The Mary Poppins Effect

Post by Nicole of Bike Thoughts From A Broad

Last week I mentioned something called the ‘Mary Poppins Effect’. (LovelyBicycle first mentions it here.) This is a syndrome encountered only, in my limited observation, by women (or those dressed as women) while riding a bicycle and it means that traffics treat you differently while looking like Mary Poppins (i.e, while wearing a skirt).  It really does!

I’ve tried it in all guises.  I’ve ridden my Wilier in full-on Lycra with a helmet or only a cap.  I’ve ridden my Wilier in a  skirt.  I’ve ridden my Raleigh Wisp in Lycra and a helmet or just a hat, a skirt or in jeans.  I’ve ridden my Globe Vienna in a skirt with helmet or no helmet, with panniers, skirts, jeans the lot.  And lastly, the Boris bike, straight from the office this lunchtime, in the sunshine, with a skirt and shirt, no helmet and my handbag on the front.

How Does It Work?

After much careful observation it seems that the ‘MPE’ only takes effect while riding an upright bike, with no helmet, hair flowing in the breeze, skirt on and maybe a little heel.  And then the road is your own.  Traffic gives way, allows you room, even stops while you manoeuvre into a space.   It slows down, allows you to pass and while stopped at traffic lights, delays while you get yourself off when the lights turn green.  It doesn’t get cross if you weave in and out.  On the contrary, it slows down if you make a small error and the traffic starts to move faster then you can.  It lets you back in and it never shouts at you or raises a fist.  Amazing!

It must be something about the style of bike because it doesn’t happen on the Raleigh or the Wilier, which have drop bars.  Maybe traffic assumes a modicum of experience on a drop bar?  Maybe it assumes that if you’re riding a drop bar, you an handle yourself and don’t therefore need a polite distance between you and it?  Maybe traffic assumes that if you’re riding a dutch-style bike, you need all the help you can get, ‘cos you’re a woman and we all know about women drivers?  But why does traffic think that you can’t ride a dutch bike but that you can ride a drop bar?  I just don’t get it.  And maybe I never will.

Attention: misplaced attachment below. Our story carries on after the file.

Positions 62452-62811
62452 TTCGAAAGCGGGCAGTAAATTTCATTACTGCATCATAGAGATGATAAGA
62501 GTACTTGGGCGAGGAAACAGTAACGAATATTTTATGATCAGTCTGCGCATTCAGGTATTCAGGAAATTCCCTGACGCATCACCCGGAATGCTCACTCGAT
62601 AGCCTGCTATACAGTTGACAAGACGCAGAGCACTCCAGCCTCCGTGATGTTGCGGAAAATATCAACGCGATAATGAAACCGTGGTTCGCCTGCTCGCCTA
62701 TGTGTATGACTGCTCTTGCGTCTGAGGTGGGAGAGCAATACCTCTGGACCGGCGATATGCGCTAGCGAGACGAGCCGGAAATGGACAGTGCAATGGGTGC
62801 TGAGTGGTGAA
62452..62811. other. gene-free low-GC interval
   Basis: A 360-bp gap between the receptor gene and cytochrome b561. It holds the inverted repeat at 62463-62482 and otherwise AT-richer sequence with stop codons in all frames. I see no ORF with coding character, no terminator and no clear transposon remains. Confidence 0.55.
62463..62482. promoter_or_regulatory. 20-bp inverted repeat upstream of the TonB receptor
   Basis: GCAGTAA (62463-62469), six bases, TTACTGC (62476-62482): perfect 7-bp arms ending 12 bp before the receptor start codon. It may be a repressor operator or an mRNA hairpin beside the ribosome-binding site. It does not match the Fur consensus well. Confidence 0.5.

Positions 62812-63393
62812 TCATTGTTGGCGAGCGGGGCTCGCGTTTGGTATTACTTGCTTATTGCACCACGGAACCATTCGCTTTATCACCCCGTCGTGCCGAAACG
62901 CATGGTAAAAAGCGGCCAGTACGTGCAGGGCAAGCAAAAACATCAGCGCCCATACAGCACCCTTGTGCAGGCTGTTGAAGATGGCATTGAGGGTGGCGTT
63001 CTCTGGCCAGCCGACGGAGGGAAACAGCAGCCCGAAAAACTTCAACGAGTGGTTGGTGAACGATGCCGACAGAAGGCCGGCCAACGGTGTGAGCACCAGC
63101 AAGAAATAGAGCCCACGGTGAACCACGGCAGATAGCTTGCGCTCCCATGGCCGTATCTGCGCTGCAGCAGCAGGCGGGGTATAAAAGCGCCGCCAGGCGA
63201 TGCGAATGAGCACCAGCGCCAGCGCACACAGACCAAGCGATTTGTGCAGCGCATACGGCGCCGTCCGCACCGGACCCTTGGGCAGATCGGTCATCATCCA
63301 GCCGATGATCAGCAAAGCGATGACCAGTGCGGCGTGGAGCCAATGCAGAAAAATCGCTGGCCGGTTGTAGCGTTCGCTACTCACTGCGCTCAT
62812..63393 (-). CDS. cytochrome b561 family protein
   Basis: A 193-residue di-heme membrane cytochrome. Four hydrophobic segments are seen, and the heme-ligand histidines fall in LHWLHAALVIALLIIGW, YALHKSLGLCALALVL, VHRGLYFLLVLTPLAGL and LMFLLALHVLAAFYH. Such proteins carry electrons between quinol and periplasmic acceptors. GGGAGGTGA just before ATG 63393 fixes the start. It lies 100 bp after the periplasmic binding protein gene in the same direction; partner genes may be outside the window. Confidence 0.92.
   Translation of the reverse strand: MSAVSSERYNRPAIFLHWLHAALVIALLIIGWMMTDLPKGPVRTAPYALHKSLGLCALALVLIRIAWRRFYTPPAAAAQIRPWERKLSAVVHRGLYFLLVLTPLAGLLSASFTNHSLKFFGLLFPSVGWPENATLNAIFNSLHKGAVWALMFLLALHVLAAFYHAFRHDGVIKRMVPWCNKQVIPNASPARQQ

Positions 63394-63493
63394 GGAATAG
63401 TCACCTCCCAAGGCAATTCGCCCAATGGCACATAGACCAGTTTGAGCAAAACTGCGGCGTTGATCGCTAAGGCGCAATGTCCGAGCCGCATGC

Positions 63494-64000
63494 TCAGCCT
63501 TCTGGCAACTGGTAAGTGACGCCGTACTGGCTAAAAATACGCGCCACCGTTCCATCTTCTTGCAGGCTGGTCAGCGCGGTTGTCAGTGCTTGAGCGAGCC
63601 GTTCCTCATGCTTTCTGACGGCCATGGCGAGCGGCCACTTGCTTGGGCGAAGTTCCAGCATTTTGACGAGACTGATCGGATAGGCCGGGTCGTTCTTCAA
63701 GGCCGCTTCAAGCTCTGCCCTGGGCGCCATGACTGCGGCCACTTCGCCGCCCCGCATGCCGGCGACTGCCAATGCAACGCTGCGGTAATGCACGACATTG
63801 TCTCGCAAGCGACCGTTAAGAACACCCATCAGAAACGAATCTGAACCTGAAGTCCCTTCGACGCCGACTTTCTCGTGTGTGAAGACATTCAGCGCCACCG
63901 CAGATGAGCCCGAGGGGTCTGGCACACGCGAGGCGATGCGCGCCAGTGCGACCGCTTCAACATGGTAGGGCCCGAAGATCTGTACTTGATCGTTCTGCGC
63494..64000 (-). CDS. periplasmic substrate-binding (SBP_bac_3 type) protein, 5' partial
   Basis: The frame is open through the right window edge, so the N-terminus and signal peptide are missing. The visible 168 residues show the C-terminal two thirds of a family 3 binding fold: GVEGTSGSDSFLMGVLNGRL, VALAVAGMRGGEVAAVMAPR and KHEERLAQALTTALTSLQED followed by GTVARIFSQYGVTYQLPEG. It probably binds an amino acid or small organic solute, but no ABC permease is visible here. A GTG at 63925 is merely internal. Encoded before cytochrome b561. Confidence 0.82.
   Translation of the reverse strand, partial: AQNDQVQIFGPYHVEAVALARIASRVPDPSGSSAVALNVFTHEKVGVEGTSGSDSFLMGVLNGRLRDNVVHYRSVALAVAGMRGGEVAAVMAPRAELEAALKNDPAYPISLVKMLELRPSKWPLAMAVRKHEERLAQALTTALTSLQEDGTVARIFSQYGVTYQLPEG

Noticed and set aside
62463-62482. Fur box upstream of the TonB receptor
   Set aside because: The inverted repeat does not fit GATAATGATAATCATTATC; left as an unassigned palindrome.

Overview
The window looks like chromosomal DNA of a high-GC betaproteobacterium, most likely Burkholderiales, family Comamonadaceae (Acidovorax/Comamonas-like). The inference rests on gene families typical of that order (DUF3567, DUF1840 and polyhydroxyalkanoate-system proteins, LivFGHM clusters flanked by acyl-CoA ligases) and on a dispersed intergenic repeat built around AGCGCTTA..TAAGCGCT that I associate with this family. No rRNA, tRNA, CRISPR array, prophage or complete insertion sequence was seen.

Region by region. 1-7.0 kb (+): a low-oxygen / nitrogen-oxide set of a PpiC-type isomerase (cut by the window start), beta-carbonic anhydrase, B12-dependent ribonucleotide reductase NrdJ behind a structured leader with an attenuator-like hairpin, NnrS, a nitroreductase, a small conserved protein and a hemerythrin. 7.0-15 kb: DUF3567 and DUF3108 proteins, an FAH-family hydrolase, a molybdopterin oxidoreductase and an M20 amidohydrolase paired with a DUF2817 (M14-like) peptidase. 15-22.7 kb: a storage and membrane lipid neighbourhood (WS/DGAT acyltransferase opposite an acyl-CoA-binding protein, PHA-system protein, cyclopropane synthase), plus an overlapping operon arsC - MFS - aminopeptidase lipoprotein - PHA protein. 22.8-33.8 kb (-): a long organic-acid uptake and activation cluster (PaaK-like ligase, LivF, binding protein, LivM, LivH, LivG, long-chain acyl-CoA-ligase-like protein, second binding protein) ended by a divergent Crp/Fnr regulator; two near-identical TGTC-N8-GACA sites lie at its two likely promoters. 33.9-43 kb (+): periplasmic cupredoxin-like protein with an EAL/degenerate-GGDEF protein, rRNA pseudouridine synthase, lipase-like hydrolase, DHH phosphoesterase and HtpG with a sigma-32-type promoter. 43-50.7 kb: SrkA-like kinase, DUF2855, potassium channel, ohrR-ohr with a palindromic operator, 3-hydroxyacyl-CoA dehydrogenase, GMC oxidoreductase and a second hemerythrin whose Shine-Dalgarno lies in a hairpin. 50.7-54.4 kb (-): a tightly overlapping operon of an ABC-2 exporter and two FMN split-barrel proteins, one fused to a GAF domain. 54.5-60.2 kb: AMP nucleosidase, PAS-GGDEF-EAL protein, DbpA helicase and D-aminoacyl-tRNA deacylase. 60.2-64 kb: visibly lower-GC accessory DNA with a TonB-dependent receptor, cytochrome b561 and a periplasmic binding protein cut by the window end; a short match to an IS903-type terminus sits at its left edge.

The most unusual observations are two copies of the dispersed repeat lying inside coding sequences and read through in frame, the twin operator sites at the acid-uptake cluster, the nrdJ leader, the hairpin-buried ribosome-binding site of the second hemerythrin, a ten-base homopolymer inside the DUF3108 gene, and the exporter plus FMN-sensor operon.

Riding Styles

Maybe it’s because my riding style changes depending on which bike I’m on.  Maybe I’m more aggressive on a drop bar and more passive on an upright?  I don’t think so.  I’m more confident cycling through the traffic on an upright because my body position is upright and I think I can see more.  I’m leaning forward on a drop bar, feel like I can see less and I’m less confident, which  think is reflected in my riding style.  But I now know this much, if I ride without a helmet, traffic seems to give me a wide berth.

Does It Work For You?

Does this happen to guys on dutch bikes, without helmets?   Does traffic change when you ride a Boris bike from the office?  Life must be hell for you in Lycra on a drop bar?  Am I way off the mark here or does anybody else notice the change?

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As seen on The Guardian, BBC and The Independent.

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